After years of planning, legal battles and a winter of ferocious coastal storms, Squibnocket Beach officially opened to the public on Friday.

Town officials celebrate end of project that has been years in the making. — Landry Harlan

About 100 people attended the ceremony on a sunny, balmy start to the long holiday weekend. Many stood barefoot in the cool sand.

“I’d like to welcome everyone to Squibnocket Beach,” said Chilmark selectman Warren Doty to loud cheers and applause.

Mr. Doty praised those who assisted on the beach project, including his fellow selectmen Bill Rossi and Jim Malkin, Island surveyor Reid Silva, Chilmark conservation agent Chuck Hodgkinson and contractor John Keene. They were honored with photo certificates and Squibnocket beach passes, along with a few others who contributed to the project.

The beach is open to all until June 15, when a Chilmark beach pass will be required for access.

The beach was created as part of the town portion of the Squibnocket Beach project, a public-private endeavor. The private portion of the project is a 300-foot raised causeway that provides access to Squibnocket Farm, an enclave of high-end private homes.

Excavation on the beach part of project began in March and was a massive undertaking, according to Mr. Keene. A stone revetment and crumbling parking lot were removed and rebuilt 100 feet up the bank. High waves and winds from the March storms exacerbated the erosion, which Mr. Keene said made him worried chunks of land would be soon washed away.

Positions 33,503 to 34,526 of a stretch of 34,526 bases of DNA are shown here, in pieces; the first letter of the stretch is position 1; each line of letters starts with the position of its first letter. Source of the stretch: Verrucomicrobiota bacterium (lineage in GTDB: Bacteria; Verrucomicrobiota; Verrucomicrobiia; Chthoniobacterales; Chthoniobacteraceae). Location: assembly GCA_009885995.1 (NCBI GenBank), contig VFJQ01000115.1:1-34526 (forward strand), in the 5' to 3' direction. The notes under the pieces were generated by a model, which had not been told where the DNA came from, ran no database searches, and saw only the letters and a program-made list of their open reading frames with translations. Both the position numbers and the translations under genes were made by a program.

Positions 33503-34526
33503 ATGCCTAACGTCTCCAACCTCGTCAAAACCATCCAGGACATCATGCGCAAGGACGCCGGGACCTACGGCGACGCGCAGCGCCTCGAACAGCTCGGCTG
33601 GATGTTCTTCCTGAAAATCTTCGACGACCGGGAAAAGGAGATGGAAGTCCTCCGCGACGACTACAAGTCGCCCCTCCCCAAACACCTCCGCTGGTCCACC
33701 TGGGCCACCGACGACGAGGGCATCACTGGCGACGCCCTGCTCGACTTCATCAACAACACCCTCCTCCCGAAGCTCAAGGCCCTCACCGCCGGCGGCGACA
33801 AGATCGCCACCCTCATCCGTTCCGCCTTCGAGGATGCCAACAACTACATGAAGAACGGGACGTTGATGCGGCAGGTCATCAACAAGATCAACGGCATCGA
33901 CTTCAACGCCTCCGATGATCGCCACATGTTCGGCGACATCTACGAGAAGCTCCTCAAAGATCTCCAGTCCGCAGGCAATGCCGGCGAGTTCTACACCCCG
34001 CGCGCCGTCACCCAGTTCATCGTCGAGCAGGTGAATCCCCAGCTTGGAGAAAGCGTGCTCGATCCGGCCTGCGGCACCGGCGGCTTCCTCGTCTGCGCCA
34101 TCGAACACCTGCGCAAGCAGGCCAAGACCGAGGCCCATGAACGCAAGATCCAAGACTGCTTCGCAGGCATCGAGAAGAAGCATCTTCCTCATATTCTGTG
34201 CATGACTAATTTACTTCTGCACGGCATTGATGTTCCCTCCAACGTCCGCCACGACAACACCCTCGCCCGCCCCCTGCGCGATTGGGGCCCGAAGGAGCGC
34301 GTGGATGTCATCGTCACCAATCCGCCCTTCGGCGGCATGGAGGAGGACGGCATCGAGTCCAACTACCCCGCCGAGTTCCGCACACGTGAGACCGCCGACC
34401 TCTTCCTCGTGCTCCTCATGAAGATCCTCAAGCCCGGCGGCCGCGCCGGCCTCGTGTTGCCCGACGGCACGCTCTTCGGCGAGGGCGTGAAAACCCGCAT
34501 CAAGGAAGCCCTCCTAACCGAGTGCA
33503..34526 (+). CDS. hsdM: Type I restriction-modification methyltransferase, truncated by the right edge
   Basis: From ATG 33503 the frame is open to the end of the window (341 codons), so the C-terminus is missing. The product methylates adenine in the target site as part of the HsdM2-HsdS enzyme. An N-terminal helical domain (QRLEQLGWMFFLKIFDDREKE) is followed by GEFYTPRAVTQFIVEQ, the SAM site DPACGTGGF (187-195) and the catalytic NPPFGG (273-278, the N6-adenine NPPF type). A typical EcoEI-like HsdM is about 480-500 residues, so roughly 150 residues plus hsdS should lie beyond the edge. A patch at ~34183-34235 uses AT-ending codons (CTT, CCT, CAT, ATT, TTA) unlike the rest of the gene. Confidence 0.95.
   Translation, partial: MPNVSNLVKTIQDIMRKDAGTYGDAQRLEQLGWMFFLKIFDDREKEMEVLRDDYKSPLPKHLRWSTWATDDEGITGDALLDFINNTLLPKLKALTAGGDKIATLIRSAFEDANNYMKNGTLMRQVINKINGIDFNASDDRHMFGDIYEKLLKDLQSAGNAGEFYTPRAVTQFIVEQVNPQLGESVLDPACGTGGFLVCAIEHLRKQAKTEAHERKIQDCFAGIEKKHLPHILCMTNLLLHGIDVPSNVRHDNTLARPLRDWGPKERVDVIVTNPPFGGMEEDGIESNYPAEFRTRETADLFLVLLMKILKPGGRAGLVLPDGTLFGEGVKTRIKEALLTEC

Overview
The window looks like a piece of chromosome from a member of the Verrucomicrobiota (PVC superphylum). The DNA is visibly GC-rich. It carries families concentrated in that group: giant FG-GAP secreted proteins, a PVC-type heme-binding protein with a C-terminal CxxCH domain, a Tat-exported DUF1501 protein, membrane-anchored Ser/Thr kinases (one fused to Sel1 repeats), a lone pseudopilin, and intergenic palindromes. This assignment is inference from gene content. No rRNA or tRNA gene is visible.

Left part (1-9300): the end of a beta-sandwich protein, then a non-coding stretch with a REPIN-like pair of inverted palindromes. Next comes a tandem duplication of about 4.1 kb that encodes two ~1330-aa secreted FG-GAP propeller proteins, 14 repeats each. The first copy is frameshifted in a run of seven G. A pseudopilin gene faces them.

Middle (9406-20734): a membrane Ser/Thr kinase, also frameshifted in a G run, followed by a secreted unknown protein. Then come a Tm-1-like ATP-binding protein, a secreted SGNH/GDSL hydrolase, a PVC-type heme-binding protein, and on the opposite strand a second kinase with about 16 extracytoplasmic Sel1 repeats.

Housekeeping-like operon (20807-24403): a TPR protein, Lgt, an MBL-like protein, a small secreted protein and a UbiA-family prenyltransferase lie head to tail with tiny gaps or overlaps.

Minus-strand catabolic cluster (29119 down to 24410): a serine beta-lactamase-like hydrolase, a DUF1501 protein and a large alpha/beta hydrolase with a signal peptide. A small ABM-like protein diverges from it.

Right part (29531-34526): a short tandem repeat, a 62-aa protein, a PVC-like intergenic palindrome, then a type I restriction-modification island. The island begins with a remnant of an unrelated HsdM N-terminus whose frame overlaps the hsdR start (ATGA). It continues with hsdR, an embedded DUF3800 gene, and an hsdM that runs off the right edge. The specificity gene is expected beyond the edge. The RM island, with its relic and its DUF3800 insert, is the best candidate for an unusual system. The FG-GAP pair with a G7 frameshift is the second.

Despite the challenges, hardly any signs of the rubble remain. A smooth, 44-space parking lot that still has a new-lot smell greets visitors driving down Squibnocket Road. To the side of the lot are hundreds of stalks of beach grass. From the parking lot it is a short walk to the water, where on Friday waves gently lapped against as children and dogs frolicked in the sea foam.

“We’ve given Mother Nature another wardrobe to wear,” said Mr. Keene.

Accessible parking lot is short walk from shore. — Landry Harlan

Candy Shweder, former chairman of the Chilmark conservation commission when the project was being developed, had her toes in the sand while her eight-month-old Australian doodle Zeke dashed in and out of the water.

“It’s never been as beautiful,” she said, adding she’s been coming to the beach for 45 years. She said not only is the beach no longer an eyesore, but a better environment.

Mr. Malkin agreed, noting how the accessibility, parking and beach aspects of the project all came together.

“What is thrilling is how good this all looks,” he said. “It looks terrific.”

With the ceremony over, people milled about and strolled down to the beach to enjoy the views. It was midday on a Friday, but no one appeared eager to get back to the office. Besides, there’s only one way to properly celebrate a new beach opening.

“Are we going swimming?” said Mr. Doty. “Who brought the towels?”